a. Using the common scale A=4, B=3, C=2, D=1, F=0, take X to be the grade of a randomly chosen English 210 students. Use the definition of the mean and standard deviation for discrete random variables to find the mean ? and the standard deviation ? of the grades in the course. (1 point)

b. English 210 is a large course. We can take the grades of a simple random sample of 50 students to be independent of each other. If ?.?is the average of these 50 grades, what are the mean and standard deviation of ?.?? (1 point)

c. What is the probability P(?.?? 3) that the grade point average for 50 randomly chosen English 210 students is a B or better? (1 point)

10. A \$1 bet in a state lotterys Pick 3 game pays \$500 if the three-digit number you choose exactly matches the winning number, which is drawn at random. Here is the distribution of the payoff X:
Payoff X \$0 \$500
Probability 0.999 0.001

a. What are the mean and standard deviation of X? (1 point)

b. Joe buys a Pick 3 ticket twice a week. What does the law of large numbers say about the average payoff Joe receives from his bets? (1 point)

c. What does the central limit theorem say about the distribution of Joes average payoff after 104 bets in a year? (1 point)

d. Joe comes out ahead for the year if his average payoff is greater than \$1(the amount he spent each day on a ticket). What is the probability that Joe ends the year head? (1 point)

11. A selective college would like to have an entering class of 950 students. Because not all students who are offered admission accept, the college admits more than 950 students. Past experience shows that about 75% of the students admitted will accept. The college decides to admit 1,200 students. Assuming that students make their decisions independently, the number who accept has the B(1200,0.85) distribution. If this number is less than 950, the college will admit students from its waiting list. You must show your work in answering the following questions. (Total 4 points)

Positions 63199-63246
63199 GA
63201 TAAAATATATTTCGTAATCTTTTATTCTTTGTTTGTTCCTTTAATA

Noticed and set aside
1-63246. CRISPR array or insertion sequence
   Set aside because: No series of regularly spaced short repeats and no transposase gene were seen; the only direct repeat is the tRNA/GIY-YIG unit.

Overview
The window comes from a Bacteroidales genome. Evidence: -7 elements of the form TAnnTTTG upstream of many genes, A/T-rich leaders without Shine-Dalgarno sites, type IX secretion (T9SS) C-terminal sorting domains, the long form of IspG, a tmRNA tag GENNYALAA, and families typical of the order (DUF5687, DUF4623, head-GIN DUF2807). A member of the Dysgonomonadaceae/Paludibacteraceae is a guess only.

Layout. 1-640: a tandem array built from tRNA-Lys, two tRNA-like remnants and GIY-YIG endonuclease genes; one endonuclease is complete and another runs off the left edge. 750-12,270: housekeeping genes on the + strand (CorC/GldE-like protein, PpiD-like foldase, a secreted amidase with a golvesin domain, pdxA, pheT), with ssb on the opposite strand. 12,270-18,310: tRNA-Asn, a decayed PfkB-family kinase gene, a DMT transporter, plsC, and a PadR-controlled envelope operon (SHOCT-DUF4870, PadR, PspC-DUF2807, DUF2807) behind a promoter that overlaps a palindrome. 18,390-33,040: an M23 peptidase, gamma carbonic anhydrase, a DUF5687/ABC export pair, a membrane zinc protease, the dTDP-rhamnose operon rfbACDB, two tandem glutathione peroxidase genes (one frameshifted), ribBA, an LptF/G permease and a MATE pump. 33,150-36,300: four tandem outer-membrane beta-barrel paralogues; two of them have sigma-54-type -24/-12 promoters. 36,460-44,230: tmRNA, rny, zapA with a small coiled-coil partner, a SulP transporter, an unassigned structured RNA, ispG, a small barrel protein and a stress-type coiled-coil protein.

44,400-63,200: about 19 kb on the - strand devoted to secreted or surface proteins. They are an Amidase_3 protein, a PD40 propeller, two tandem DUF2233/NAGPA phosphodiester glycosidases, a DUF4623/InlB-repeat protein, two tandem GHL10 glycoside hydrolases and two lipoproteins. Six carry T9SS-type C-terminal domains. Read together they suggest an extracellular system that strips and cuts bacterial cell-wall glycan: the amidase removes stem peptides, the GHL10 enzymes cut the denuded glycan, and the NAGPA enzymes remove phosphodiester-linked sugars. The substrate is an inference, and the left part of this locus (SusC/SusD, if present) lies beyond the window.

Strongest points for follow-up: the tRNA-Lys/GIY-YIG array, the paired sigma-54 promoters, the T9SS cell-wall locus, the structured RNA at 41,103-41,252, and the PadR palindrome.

a. What are the mean and the standard deviation of the number X of students who accept? (1 point)

b. Use the Normal approximation to find the probability that at least 800 students accept. (1 point)

c. The college does not want more than 950 students. What is the probability that more than 950 will accept? (1 point)

d. If the college decides to increase the number of admission offers to 1,300, what is the probability that more than 950 will accept? (1 point)

12. Here is a simple probability model for multiple-choice tests. Suppose that each student has probability p of correctly answering a question chosen at random from a universe of possible questions. (A strong student has a higher p than a weak student.) The correctness of an answer to a question is independent of the correctness of answers to other questions. Jodi is a good student for whom p = 0.88. You must show your work in answering the following questions. (Total 5 points)

a. Use the Normal approximation to find the probability that Jodi scores 85% or lower on a 100-question test. (1 point)

b. If the test contains 250 questions, what is the probability that Jodi will score 85% or lower? (1 point)

c. How many questions must the test contain in order to reduce the standard deviation of Jodis proportion of correct answers to half its value for a 100-item test? (2 points)

d. Lisa is a weaker student for whom p = 0.72. Does the answer you gave in part c for the standard deviation of Jodis score apply to Lisas standard deviation also? Why or why not? (1 point)